Increased heparin dose reduces need for life support in hospitalised COVID-19 patients

Interim data from 1,000 hospitalised patients with moderate COVID-19 symptoms shows that full doses of heparin can improve patient outcomes and could reduce ICU burden.

Vial labelled heparin. [Credit: SamaraHeisz5 /].

[Credit: SamaraHeisz5 /].

Giving hospitalised COVID-19 patients with moderate symptoms a full dose of heparin, a blood thinner that acts as an anti-coagulant, was found to reduce the requirement of vital organ support in a large clinical trial conducted worldwide. The investigators also found evidence of a possible reduction of mortality with heparin, which is being studied further.

The US National Institutes of Health (NIH) said, with large numbers of COVID-19 patients requiring hospitalisation, these outcomes could help reduce the burden on intensive care units (ICUs) around the world.

In the early stages of the pandemic, it was reported that COVID-19 patients had increased rates of blood clots and inflammation. This was found to affect multiple organs and cause complications ranging from respiratory distress and organ failure to heart attack and stroke. However, it was unknown whether providing hospitalised COVID-19 patients with increased doses of anti-coagulant treatments, like heparin, that are routinely given to hospitalised patients at low doses would be safe and effective.

To assess this, three clinical trial platforms, spanning four continents and more than 300 hospitals, have been working together to test whether there is a greater benefit of full doses of heparin to treat moderately ill hospitalised adults with COVID-19 compared to the lower heparin dose typically administered to prevent blood clots in hospitalised patients. Moderately ill patients are those that do not require organ support (eg, ventilation) and are not in intensive care at trial enrolment.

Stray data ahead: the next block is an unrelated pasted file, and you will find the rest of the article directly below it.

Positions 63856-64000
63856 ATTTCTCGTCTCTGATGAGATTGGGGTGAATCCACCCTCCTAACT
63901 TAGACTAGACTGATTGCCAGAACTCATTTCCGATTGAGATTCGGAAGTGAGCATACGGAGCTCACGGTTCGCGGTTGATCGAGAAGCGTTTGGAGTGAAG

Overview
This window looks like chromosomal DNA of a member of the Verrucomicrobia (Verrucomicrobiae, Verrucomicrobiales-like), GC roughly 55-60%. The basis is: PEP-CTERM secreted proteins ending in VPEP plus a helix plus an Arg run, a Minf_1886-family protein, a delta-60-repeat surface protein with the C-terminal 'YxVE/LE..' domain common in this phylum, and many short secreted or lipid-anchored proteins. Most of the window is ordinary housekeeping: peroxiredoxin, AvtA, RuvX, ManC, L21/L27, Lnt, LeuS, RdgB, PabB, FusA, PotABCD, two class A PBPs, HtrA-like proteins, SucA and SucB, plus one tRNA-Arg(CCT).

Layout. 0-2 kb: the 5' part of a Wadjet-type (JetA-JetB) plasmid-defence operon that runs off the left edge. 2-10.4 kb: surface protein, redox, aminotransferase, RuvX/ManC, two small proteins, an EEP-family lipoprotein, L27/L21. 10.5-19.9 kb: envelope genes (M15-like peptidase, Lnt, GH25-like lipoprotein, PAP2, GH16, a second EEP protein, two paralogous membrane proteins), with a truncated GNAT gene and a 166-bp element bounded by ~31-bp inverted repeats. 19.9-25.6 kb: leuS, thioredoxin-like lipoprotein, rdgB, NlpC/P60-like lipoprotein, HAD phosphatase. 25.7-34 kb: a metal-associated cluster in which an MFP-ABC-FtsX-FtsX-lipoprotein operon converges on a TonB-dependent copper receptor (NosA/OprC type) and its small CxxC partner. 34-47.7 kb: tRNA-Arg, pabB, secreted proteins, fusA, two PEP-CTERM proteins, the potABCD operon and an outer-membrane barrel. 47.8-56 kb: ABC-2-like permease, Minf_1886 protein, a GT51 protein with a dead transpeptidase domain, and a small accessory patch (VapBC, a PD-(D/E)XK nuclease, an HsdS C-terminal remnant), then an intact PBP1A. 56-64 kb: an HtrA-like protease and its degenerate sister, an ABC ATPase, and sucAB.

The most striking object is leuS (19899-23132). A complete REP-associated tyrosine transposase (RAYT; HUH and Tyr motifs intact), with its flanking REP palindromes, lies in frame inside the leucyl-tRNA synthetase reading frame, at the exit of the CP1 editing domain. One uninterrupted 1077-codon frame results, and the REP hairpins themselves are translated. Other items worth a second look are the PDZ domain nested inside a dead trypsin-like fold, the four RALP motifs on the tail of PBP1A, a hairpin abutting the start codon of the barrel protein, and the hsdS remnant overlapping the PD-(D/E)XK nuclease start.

Based on the interim results, including data from more than 1,000 patients, the investigators suggest that full doses of blood thinners, in addition to being safe, were superior to the doses normally given to prevent blood clots in hospitalised patients. The trial investigators are now working to make the full results of the study available so clinicians can make informed decisions about treating their patients.

The trials are overseen by independent boards that routinely review the data and based on deliberations by these oversight boards, all the trial sites have stopped enrolment.

The three international trials were:

  1. the Randomized, Embedded, Multi-factorial Adaptive Platform Trial for Community-Acquired Pneumonia (REMAP-CAP) Therapeutic Anticoagulation;
  2. Accelerating COVID-19 Therapeutic Interventions and Vaccines-4 (ACTIV-4) Antithrombotics Inpatient; and
  3. Antithrombotic Therapy to Ameliorate Complications of COVID-19 (ATTACC).